Another point of view is the sampling theorem, as the integrated function is periodic and integrated over 2 periods. The limit frequency of $$\sin^2x =\frac12(1-\cos2x)$$ is $$2$$, so with 4 sub-intervals you are at the minimal sampling frequency. If you write $$S(h)=\frac{4T(h)-T(2h)}3$$ as per Richardson extrapolation, then the term $$T(2h)$$ is under-sampled with only 2 sub-intervals, inviting substantial aliasing errors. The Simpson method just "does not see" the correct function.

A more regular error behavior should, by this logic, be visible in the next refinements with 8 or 12 sub-intervals in the subdivision of the integration interval.

Old question, but since the right answer hasn't yet been posted...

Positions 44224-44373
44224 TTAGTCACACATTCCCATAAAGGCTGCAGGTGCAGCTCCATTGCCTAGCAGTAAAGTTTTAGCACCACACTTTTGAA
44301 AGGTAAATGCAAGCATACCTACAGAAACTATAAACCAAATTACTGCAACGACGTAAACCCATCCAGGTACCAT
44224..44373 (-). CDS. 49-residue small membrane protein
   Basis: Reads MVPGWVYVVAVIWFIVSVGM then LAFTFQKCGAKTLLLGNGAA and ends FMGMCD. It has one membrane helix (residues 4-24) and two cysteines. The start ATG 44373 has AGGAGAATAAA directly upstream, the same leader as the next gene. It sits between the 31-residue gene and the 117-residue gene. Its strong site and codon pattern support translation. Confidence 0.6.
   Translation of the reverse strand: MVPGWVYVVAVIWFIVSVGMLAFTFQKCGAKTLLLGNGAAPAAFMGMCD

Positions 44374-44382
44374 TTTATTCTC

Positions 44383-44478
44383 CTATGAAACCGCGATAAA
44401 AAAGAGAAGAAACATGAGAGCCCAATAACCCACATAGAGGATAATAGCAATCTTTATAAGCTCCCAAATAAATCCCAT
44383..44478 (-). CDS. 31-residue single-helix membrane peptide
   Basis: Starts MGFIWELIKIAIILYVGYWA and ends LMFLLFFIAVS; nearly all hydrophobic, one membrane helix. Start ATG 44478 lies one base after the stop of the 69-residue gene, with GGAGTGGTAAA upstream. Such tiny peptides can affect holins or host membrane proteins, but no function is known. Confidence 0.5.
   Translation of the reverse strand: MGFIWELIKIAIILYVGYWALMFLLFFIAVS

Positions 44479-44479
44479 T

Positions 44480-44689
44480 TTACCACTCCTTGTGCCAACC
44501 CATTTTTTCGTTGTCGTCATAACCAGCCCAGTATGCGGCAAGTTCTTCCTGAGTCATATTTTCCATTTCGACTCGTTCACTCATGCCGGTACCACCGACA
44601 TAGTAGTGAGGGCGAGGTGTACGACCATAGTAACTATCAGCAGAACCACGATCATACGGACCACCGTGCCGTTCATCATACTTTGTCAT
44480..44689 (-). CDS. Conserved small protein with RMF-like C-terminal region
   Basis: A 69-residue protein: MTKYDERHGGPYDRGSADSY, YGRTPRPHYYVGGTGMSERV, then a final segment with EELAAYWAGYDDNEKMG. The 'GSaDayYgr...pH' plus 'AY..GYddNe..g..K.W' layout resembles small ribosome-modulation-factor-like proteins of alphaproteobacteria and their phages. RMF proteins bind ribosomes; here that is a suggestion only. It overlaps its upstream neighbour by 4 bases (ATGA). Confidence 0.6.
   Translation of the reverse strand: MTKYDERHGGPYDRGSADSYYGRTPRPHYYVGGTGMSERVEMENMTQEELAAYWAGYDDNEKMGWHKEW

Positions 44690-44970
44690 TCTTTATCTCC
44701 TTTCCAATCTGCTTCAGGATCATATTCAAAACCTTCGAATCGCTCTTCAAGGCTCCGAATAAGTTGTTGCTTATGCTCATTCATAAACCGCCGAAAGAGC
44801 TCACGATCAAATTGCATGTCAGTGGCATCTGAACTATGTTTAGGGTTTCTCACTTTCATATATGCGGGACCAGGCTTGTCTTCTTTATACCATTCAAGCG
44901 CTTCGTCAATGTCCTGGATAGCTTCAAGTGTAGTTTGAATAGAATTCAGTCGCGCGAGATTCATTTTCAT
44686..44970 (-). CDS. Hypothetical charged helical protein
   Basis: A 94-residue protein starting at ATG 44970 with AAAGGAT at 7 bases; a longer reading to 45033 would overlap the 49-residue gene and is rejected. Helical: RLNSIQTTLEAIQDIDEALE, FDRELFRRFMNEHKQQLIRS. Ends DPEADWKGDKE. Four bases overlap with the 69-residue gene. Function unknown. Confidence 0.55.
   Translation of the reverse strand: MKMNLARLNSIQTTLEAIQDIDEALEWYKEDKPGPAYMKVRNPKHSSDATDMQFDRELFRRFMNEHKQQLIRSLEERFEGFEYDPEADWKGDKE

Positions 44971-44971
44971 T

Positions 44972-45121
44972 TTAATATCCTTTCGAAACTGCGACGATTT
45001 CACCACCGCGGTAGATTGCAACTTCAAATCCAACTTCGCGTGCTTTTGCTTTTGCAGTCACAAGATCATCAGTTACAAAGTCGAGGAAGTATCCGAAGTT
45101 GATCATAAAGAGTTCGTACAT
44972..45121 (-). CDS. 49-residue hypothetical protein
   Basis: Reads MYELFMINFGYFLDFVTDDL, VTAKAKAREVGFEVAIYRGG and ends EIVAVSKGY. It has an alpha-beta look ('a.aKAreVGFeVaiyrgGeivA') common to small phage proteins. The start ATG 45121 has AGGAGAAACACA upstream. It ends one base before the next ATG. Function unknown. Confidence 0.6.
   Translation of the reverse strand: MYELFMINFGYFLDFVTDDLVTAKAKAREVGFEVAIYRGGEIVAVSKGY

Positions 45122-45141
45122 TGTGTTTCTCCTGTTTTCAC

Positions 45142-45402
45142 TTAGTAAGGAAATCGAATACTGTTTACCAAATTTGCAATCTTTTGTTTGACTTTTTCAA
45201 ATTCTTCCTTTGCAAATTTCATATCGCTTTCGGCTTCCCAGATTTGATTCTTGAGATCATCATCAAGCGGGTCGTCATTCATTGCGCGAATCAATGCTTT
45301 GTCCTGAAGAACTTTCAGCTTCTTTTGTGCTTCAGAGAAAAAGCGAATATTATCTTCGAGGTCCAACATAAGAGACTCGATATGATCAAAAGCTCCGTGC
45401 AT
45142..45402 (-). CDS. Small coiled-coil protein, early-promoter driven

The real reason for the trapezoidal rule having smaller error than Simpson's rule is that it performs spectacularly when integrating regular periodic functions over a full period. There are $$2$$ ways to explain this phenomenon: First we can start with \begin{align}\int_0^1f(x)dx&=\left.\left(x-\frac12\right)f(x)\right|_0^1-\int_0^1\left(x-\frac12\right)f^{\prime}(x)dx\\ &=\left.B_1(x)f(x)\right|_0^1-\int_0^1B_1(x)f^{\prime}(x)dx\\ &=\frac12\left(f(0)+f(1)\right)-\left.\frac12B_2(x)f^{\prime}(x)\right|_0^1+\frac12\int_0^1B_2(x)f^{\prime\prime}(x)dx\\ &=\frac12\left(f(0)+f(1)\right)-\frac12B_2\left(f^{\prime}(1)-f^{\prime}(0)\right)+\frac12\int_0^1B_2(x)f^{\prime\prime}(x)dx\\ &=\frac12\left(f(0)+f(1)\right)-\sum_{n=2}^{2N}\frac{B_n}{n!}\left(f^{(n-1)}(1)-f^{(n-1)}(0)\right)+\int_0^1\frac{B_{2N}(x)}{(2n)!}f^{(2N)}(x)dx\end{align} Where $$B_n(x)$$ is the $$n^{\text{th}}$$ Bernoulli polynomial and $$B_n=B_n(1)$$ is the $$n^{\text{th}}$$ Bernoulli number. Since $$B_{2n+1}=0$$ for $$n>0$$, we also have \begin{align}\int_0^1f(x)dx=\frac12\left(f(0)+f(1)\right)-\sum_{n=1}^{N}\frac{B_{2n}}{(2n)!}\left(f^{(2n-1)}(1)-f^{(2n-1)}(0)\right)+\int_0^1\frac{B_{2N}(x)}{(2n)!}f^{(2N)}(x)dx\end{align} That leads to the trapezoidal rule with correction terms \begin{align}\int_a^bf(x)dx&=\sum_{k=1}^m\int_{a+(k-1)h}^{a+kh}f(x)dx\\ &=\frac h2\left(f(a)+f(b)\right)+h\sum_{k=1}^{m-1}f(a+kh)-\sum_{n=1}^N\frac{h^{2n}B_{2n}}{(2n)!}\left(f^{2n-1}(b)-f^{2n-1}(a)\right)\\ &\quad+\int_a^b\frac{h^{2N}B_{2N}(\{x\})}{(2N)!}f^{2N}(x)dx\end{align} Since we are assuming $$f(x)$$ has period $$b-a$$ and all of its derivatives are continuous, the correction terms all add up to zero and we are left with \begin{align}\int_a^bf(x)dx&=\frac h2\left(f(a)+f(b)\right)+h\sum_{k=1}^{m-1}f(a+kh)+\int_a^b\frac{h^{2N}B_{2N}(\{x\})}{(2N)!}f^{2N}(x)dx\end{align} So the error is $$O(h^{2N})$$ for some possibly big $$N$$, the only limitation being that the product of the Bernoulli polynomial and the derivative starts to grow faster than $$h^{-2N}$$.